Just one full-fat fizzy drink a day in your 40s may ‘increase your risk of a heart attack or stroke’ | Daily News


 

Just one full-fat fizzy drink a day in your 40s may ‘increase your risk of a heart attack or stroke’

Just one can of full-fat fizzy juice a day in middle-age may increase the risk of a heart attack or stroke, according to new research.

The 330ml sugar-laden beverages send cholesterol levels soaring, increasing the risk of clots that cut off blood supply to the heart or brain.

Researchers from Tufts University in Massachusetts studied almost 6,000 over 40s for 12 years.

They found daily drinkers were twice as prone to low levels of high-density lipoprotein (HDL) which helps keep arteries unblocked by the end of the study.

Compared to those who rarely touched soda, the group were also 53 per cent more likely to have large amounts of triglycerides - a fat that clogs up blood vessels and arteries.

Raised levels of triglycerides and low levels of HDL are a tell-tale sign of dyslipidemia, a condition that affects an estimated 1.5million people in the UK.

It has been dubbed the ‘silent killer’ because less than half of people are diagnosed and many are unaware of it until they suffer a stroke or heart attack.

When people consume sugar their blood glucose levels quickly rise, causing an immediate spike in insulin, the fat storage hormone.

Ingesting sugar frequently allows more fats like triglycerides to build up, increasing the risk of cutting off blood to the brain or heart.

Lead study author Professor Nicola McKeown, a nutritionist at Tufts University, said: ‘The results suggest high intake of drinks with added sugar, such as soda, lemonade or fruit punch, may influence risk for dyslipidemia as we age.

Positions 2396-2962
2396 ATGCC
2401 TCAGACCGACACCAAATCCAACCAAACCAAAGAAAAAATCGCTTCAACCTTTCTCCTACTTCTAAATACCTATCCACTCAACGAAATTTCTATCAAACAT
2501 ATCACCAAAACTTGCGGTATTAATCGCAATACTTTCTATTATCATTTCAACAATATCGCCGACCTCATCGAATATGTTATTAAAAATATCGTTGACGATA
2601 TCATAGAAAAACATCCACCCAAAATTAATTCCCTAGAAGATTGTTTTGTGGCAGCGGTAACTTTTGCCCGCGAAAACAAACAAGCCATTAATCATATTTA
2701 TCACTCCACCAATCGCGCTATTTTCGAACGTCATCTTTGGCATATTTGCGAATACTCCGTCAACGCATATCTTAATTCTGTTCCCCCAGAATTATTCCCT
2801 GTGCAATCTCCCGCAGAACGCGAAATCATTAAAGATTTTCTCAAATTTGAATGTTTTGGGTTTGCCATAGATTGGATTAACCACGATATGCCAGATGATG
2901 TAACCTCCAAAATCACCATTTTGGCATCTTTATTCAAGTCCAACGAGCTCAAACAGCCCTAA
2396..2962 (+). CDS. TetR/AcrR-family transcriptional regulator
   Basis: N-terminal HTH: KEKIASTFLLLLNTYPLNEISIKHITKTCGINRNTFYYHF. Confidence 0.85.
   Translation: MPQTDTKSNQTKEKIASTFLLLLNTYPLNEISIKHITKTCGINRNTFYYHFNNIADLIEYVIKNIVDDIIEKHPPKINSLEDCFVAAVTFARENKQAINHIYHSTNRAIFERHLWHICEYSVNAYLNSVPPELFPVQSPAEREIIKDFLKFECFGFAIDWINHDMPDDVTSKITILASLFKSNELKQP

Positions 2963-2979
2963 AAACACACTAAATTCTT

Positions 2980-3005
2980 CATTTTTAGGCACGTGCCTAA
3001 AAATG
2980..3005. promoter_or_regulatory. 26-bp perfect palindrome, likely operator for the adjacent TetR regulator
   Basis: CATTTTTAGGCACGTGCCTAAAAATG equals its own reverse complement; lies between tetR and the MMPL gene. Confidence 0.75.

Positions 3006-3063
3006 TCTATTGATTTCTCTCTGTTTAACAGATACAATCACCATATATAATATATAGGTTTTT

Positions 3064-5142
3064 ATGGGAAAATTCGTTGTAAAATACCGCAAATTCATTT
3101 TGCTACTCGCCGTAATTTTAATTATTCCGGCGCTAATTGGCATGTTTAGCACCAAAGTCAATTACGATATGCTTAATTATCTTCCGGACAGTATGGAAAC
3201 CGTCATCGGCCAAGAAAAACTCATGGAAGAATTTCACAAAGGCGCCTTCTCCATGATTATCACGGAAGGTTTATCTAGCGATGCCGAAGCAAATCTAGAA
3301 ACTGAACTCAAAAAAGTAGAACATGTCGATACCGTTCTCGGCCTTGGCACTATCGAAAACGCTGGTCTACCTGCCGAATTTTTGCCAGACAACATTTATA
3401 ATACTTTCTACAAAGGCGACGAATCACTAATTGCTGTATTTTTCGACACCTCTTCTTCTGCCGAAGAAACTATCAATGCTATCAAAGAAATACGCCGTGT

‘One dietary strategy to help maintain healthier blood cholesterol and triglyceride levels may be to avoid drinks with added sugars.’

Co-author Danielle Haslam added: ‘Our findings contribute to the mounting evidence that sugary drinks should be avoided to help maintain long-term health.’

Cardiovascular disease is the UK’s number one killer, claiming 170,000 lives a year. It affects around seven million Britons, and is responsible for one in four premature deaths.

The latest study analysed data from more than 5,900 middle aged and older US residents who were tracked for about 12 years.

High consumption of sugary beverages was linked to low HDL and high triglyceride levels.

This remained the case even for the youngest participants who were still in their 40s, said first author Dr Danielle Haslam - who is based in the same lab.

She said: ‘With these younger participants, we did see unfavourable changes, but they were likely too young during the short follow-up period to know if they would eventually develop dyslipidemia.

‘Our findings contribute to the mounting evidence that sugary drinks should be avoided to help maintain long-term health.’

Adults who drank at least one sugary beverage daily four years before an assessment of blood fats or lipids were 98 and 53 percent more likely to have low good cholesterol and high triglycerides, respectively.

The researchers observed similar results when they examined long-term intakes of the drinks throughout the 12-year study period.

Elevated bad LDL (low-density lipoprotein) cholesterol and triglycerides, along with low good cholesterol levels, indicate a higher risk for heart disease.

The researchers also studied 100 per cent fruit juice and diet drinks, common replacements for sugar-sweetened beverages, but found no consistent associations with adverse changes in cholesterol and increased risk of dyslipidemia. But they still urge moderation.

-Daily Mail 


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